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Victoria Antoci, IFA had an idea!

The Villum Experiment Grants seek to reward scientists who question conventional thinking, and thus the idea of exploring the interplay between hot stars and exoplanets with a new spectrograph prototype for a unique nano-satellite missionhas been awarded a grant of DKK 1 960 230,00.

2019.09.10 | Ole J. Knudsen

Victoria Antoci. Private photo.

Victoria Antoci. Private photo.

The proposal was submitted anonymously like 400 others, and it goes like this: What phenomena operate in these hot stars that affect the formation, evolution and dynamics of planetary systems? In a nutshell to answer these questions we require long, uninterrupted photometric and spectroscopic observations in a broad wavelength range of high-accuracy and data that are not contaminated by our atmosphere. This can only be done from space!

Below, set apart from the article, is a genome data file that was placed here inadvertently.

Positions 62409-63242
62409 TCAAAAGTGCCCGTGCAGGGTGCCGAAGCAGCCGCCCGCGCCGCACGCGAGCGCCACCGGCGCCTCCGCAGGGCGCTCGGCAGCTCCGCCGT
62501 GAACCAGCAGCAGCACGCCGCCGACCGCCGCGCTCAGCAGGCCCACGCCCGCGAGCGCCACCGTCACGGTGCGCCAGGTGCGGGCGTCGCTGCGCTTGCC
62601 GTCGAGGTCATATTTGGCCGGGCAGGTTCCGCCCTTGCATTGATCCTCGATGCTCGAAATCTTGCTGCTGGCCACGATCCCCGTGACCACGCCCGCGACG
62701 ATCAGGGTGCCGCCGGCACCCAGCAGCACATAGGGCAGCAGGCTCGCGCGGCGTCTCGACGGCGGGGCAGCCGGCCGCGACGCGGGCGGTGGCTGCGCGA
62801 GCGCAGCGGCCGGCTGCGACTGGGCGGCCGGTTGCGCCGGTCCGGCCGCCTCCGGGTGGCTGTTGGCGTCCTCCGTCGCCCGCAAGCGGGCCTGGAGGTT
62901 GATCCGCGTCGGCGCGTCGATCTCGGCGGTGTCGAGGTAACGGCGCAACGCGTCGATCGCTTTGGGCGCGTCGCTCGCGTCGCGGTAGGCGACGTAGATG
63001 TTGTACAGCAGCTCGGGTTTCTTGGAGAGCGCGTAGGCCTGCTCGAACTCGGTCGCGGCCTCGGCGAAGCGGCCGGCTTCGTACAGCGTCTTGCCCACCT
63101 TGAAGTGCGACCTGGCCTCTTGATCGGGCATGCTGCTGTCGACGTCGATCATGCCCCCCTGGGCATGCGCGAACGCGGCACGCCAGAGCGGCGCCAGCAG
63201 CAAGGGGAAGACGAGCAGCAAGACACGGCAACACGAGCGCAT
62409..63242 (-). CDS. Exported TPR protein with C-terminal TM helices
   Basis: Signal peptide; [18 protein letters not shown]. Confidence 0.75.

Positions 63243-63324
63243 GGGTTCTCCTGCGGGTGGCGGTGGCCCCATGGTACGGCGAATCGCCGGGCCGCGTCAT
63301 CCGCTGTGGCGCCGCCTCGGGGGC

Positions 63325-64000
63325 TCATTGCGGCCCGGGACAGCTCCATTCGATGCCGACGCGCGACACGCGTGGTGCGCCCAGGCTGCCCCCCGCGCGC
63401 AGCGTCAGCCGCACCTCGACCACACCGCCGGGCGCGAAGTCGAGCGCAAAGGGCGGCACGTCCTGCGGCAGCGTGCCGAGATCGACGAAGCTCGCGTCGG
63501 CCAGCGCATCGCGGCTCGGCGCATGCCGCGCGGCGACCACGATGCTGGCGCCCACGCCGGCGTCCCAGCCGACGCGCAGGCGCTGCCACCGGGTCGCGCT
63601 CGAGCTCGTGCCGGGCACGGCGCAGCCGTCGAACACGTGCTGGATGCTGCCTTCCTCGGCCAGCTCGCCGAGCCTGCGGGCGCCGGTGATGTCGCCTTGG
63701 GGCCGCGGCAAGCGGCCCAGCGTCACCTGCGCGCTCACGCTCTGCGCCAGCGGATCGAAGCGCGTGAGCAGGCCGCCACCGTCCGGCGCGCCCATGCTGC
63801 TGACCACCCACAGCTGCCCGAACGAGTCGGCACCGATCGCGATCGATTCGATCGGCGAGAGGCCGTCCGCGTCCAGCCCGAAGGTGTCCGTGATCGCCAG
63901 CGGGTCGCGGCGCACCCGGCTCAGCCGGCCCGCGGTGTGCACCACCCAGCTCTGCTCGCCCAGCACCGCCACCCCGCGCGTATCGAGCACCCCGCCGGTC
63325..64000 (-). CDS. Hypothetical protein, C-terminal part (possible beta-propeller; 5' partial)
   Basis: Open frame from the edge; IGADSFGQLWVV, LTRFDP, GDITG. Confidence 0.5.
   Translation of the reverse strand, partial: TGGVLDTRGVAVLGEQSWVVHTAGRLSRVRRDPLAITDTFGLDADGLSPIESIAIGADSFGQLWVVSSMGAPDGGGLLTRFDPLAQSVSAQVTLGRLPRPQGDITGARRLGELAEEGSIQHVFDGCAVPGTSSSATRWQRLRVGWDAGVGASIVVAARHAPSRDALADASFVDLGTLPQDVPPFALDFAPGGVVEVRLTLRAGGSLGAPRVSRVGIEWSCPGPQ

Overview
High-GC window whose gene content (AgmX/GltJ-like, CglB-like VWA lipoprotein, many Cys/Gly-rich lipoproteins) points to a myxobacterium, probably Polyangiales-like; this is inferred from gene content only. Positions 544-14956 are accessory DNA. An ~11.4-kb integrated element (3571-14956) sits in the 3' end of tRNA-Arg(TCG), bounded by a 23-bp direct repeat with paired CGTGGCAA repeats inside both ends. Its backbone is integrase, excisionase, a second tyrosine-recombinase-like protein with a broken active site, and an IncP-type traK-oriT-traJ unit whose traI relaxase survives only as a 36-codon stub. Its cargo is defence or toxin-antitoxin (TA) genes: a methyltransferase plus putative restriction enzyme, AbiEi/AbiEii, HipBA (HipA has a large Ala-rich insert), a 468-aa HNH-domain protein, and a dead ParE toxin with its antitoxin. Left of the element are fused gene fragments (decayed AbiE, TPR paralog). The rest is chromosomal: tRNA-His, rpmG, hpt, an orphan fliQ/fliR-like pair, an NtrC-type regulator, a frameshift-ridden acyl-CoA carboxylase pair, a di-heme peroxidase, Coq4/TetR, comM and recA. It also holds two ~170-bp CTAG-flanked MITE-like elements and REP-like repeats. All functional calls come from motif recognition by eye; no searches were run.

Some of the tings that we would like to know more ablout concerning stars. Illustration: VA, from the application.

Getting months of continuous access time to the large space telescopes is impossible. Here, I propose to develop a nano-satellite mission equipped with a miniature spectrograph to gather the data required. This space mission is a novel high-risk, high-gain project and will be unique throughout the scientific community with the potential to impact every astrophysical research field requiring these data.

 Science director Thomas Bjørnholm of the Villum Fondations says: “The bold idea that you might not dare to mention aloud may challenge acclaimed research even though it doesn’t fit into the conventional peer-review funding system.”

The press release on all 52 recipients from the Villum Foundations can be found here.

Department of Physics, Students, Public / media, Staff